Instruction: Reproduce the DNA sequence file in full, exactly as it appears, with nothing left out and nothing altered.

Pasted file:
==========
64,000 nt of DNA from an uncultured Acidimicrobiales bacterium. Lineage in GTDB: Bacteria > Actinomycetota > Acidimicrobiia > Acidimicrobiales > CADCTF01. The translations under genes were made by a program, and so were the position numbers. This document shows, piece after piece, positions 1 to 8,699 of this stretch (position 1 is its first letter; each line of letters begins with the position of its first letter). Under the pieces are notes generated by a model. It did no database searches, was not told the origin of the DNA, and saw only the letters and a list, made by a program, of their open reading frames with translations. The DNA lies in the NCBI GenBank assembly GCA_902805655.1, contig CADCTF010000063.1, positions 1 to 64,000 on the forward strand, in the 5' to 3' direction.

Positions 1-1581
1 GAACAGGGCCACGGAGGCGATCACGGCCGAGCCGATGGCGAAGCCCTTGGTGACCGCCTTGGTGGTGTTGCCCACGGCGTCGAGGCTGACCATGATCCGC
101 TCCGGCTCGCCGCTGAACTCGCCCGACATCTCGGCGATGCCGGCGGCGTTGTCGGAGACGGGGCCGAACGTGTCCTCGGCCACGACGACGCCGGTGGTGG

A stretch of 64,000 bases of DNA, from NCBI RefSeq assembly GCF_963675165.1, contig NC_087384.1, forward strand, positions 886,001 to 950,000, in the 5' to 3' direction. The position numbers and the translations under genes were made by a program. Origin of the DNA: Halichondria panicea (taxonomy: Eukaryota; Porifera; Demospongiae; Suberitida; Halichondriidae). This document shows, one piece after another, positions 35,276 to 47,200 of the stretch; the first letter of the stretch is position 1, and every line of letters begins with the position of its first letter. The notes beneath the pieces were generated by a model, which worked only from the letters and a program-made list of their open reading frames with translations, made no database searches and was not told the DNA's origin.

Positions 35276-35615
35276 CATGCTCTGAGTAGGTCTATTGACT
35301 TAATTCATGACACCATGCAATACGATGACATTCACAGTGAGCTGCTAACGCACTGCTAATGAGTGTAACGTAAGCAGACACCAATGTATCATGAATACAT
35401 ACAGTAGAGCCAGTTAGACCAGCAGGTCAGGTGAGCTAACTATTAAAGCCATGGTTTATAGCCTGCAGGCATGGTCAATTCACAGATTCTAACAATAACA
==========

64,000 nt of DNA from an uncultured Acidimicrobiales bacterium. Lineage in GTDB: Bacteria > Actinomycetota > Acidimicrobiia > Acidimicrobiales > CADCTF01. The translations under genes were made by a program, and so were the position numbers. This document shows, piece after piece, positions 1 to 8,699 of this stretch (position 1 is its first letter; each line of letters begins with the position of its first letter). Under the pieces are notes generated by a model. It did no database searches, was not told the origin of the DNA, and saw only the letters and a list, made by a program, of their open reading frames with translations. The DNA lies in the NCBI GenBank assembly GCA_902805655.1, contig CADCTF010000063.1, positions 1 to 64,000 on the forward strand, in the 5' to 3' direction.

Positions 1-1581
1 GAACAGGGCCACGGAGGCGATCACGGCCGAGCCGATGGCGAAGCCCTTGGTGACCGCCTTGGTGGTGTTGCCCACGGCGTCGAGGCTGACCATGATCCGC
101 TCCGGCTCGCCGCTGAACTCGCCCGACATCTCGGCGATGCCGGCGGCGTTGTCGGAGACGGGGCCGAACGTGTCCTCGGCCACGACGACGCCGGTGGTGG

A stretch of 64,000 bases of DNA, from NCBI RefSeq assembly GCF_963675165.1, contig NC_087384.1, forward strand, positions 886,001 to 950,000, in the 5' to 3' direction. The position numbers and the translations under genes were made by a program. Origin of the DNA: Halichondria panicea (taxonomy: Eukaryota; Porifera; Demospongiae; Suberitida; Halichondriidae). This document shows, one piece after another, positions 35,276 to 47,200 of the stretch; the first letter of the stretch is position 1, and every line of letters begins with the position of its first letter. The notes beneath the pieces were generated by a model, which worked only from the letters and a program-made list of their open reading frames with translations, made no database searches and was not told the DNA's origin.

Positions 35276-35615
35276 CATGCTCTGAGTAGGTCTATTGACT
35301 TAATTCATGACACCATGCAATACGATGACATTCACAGTGAGCTGCTAACGCACTGCTAATGAGTGTAACGTAAGCAGACACCAATGTATCATGAATACAT
35401 ACAGTAGAGCCAGTTAGACCAGCAGGTCAGGTGAGCTAACTATTAAAGCCATGGTTTATAGCCTGCAGGCATGGTCAATTCACAGATTCTAACAATAACA